Born in 1900, Levy saw service in both World Wars. Levy was a highly successful playwright until 1939 with several of his plays featuring in long-runs at London's West End theatres. His period as an MP lasted from 1945 to 1950 when he took the decision to retire. He was later prominent in the campaign to abolish theatre censorship during the 1960s.
Welsh born in 1902 from a coal mining tradition. In the 1930s he served as a councillor on Fulham Borough Council, he became a full-time employee at Labour Party headquarters in 1937 and by 1944 had been appointed Secretary of the Party (later re-named General Secretary). He held the post until his retirement in 1961 and died in 1963. His daughter is the former right-wing Labour MP, Gwyneth Dunwoody.
Although he served a 5-year stint as a voluble Member of Parliament from 1945-1950, Piratin (born 1907) is best remembered for his rank-and-file activities. He was a doughty campaigner for tenants rights and in the front-line of opposition to Mosley's Fascists in the 1930s. He also served as a local councillor in Stepney and for some years in the 1950s was Circulation Manager of The Daily Worker (a role which would probably defeat most of us). After the break-up of the CPGB, he became a member of the Democratic Left from 1991. He died in 1995.
New Zealand born (1906) Platts-Mills came to Britain on a Rhodes Scholarship to Bailloil College, Oxford and stayed in the country for the rest of his life. A barrister, he joined the Labour Party in 1936 and in World War 2 joined the Royal Air Force. It seems that MI5 made life difficult for him as a serviceman and in 1944 he volunteered to work as a coal miner and was an underground worker for over a year. The following year he was elected as an MP and served until losing his seat in 1950. Thereafter he returned to the law and became something of a popular celebrity with his defence work for the brothers Ronnie and Reggie Kray, the Great Train Robbers and others. The Labour Party re-admitted him into membership in 1969. He died in 2001.
D N Pritt
Pritt was born in 1887 and joined the Labour Party in 1914. Educated at Winchester College and the University of London. He became a barrister (and was later appointed a King's Counsel). By the 1930s he was representing Labour movement interests in the Courts and Tom Mann and Harry Pollitt were acquitted after he appeared for their defence on charges of sedition. However, he attended the first of the Show Trials in Moscow in 1936 and did not hesitate to conclude that the defendants were guilty as charged. So much so that he wrote a notorious text The Zinoviev trial which gave complete support to Stalin's purges. He had been elected as the Labour MP for Hammersmith North in 1935 and was an outspoken opponent of the National Government. His Labour Party membership ended in 1940 when he was expelled for his support of the Russian invasion of Finland. He continued to sit in the House of Commons as an Independent Labour MP and was returned in 1945 with a majority of over 11,000 over his Conservative and Labour opponents. He lost his seat in 1950. Thereafter he continued his legal career and wrote prolifically including 3 volumes of autobiography His loyalty to the Moscow regime was rewarded when he was awarded the Stalin Peace Prize in 1954. He died in 1972.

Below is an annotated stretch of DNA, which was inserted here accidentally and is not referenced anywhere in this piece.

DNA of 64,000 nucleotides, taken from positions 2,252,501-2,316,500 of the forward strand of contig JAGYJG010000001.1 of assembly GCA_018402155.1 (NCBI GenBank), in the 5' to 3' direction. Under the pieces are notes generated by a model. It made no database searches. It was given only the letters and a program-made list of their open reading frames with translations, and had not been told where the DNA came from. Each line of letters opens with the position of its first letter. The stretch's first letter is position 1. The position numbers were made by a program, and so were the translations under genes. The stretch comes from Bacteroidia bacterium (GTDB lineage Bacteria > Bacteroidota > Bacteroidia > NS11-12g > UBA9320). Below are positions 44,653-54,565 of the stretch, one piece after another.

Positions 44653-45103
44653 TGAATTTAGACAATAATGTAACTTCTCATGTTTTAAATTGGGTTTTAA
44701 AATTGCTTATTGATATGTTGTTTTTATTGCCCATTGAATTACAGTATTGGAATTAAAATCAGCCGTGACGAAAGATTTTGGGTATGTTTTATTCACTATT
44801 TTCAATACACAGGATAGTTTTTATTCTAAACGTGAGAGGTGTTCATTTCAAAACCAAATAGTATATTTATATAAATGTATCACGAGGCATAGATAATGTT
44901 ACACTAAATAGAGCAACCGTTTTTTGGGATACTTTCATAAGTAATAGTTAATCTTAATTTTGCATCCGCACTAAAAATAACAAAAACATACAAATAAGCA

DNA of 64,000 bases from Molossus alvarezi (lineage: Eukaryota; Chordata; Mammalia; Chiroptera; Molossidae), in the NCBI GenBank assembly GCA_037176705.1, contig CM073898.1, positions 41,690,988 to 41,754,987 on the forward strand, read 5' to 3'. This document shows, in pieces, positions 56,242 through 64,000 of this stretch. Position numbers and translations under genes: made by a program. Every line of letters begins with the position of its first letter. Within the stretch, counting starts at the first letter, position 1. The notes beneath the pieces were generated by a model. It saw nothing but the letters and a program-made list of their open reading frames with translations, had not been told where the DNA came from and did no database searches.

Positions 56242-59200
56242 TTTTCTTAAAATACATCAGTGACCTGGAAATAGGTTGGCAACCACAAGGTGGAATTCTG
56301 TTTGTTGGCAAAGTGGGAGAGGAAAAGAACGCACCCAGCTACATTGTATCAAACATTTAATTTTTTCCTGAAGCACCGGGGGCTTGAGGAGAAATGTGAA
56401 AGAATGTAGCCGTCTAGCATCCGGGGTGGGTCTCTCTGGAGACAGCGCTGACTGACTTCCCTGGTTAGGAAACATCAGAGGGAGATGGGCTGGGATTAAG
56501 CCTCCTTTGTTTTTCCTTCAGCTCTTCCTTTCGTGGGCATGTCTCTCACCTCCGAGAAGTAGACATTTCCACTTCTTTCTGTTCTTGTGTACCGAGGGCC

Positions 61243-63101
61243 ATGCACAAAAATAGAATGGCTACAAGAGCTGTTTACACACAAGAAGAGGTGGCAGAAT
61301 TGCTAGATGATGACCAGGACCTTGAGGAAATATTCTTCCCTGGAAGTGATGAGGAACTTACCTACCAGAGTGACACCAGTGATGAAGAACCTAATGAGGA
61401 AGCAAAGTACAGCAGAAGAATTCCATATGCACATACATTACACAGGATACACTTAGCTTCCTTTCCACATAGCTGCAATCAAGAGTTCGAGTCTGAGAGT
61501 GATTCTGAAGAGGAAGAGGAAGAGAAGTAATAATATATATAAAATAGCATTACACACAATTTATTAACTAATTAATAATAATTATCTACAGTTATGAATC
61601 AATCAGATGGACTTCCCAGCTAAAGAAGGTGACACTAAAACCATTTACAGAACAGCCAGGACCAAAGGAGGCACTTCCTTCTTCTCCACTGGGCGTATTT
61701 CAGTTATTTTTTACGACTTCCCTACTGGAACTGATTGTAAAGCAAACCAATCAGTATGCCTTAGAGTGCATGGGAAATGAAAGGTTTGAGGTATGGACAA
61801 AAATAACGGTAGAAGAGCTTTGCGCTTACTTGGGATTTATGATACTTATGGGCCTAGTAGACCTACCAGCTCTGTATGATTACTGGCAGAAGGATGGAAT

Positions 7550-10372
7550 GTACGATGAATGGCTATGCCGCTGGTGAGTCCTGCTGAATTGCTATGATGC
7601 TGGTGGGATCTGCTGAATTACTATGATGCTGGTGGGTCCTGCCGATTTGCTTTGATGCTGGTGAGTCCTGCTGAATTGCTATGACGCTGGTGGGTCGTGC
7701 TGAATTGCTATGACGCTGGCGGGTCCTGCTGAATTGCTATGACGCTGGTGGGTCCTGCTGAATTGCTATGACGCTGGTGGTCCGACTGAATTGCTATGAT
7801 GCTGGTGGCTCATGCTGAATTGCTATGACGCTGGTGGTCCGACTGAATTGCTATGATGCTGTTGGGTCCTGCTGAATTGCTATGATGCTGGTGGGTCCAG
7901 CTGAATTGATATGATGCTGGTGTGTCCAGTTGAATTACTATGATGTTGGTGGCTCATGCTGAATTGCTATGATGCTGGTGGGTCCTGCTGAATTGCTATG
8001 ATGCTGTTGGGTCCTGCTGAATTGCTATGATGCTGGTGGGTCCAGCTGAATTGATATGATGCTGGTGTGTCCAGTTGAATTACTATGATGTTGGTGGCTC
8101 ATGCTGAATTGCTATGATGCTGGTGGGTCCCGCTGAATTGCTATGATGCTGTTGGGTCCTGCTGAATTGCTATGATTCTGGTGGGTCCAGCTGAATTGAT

A left-wing Labour MP of the rebellious variety of a type rarely seen today. Born in 1894 he became MP for Nelson and Colne in 1935 (Nelson was, of course, where C L R James spent some time and learned much more from working people). The best type of Left reformist who was unafraid of verbal or organisational bullying from the Labour Party's right-wing and bureaucracy, he remained a rebel and an MP until his death in 1968.
Solley was little known in political circles until his election as a Labour MP in 1945 and played no significant part in political life after losing his seat in 1950. Born in 1906 he was a lawyer who was called to the Bar in 1934. He died in 1968
The father of Konni Zilliacus had been a Finnish fighter for independence from Russia and this undoubtedly influenced Konni's thinking during his life. Born in 1894, he lived a cosmopolitan life attending schools in England, Finland, Sweden and the USA. He graduated from Yale University and, served in the First World War as a medical orderly. The experience indelibly informed his outlook and he was devoted to the idea of negotiation rather than confrontation for the rest of his life. Returning to Britain he became involved in the League of Nations and the Labour Party. Seeing Fascism as the great menace in the 1930s, he proposed an alliance between Britain, France and the Soviet Union. He was a supporter of the 1917 Revolution but one who became steadily more critical as the years passed and, unlike some of his colleagues, he did not rush to defend the Show Trials. After being expelled from the Labour Party because of his opposition to NATO and his abiding hostility to US Imperialism, he was re-admitted in 1952 and became MP for Manchester Gorton in 1955, a seat he held until his death in 1967. One of his final acts of rebellion in Parliament was to call on the Prime Minster, Harold Wilson, to condemn US policy in Vietnam. His friend, Ian Mikardo, probably summed up the man best when he said 'He was a man of political ideas, but he wasn't very good at politics'.
(1) Under the Red Flag, a history of Communism in Britain by Keith Laybourn/Dylan Murphy, page 131
(2) Tribune 5 April 1946
(3) Tribune 23 April 1948
(4) The Times 20 April 1948
(5) The Times 28 April 1948
(6) The Times 5 May 1948
(7) House of Commons 4 May 1948
(8) The Times 5 February 1950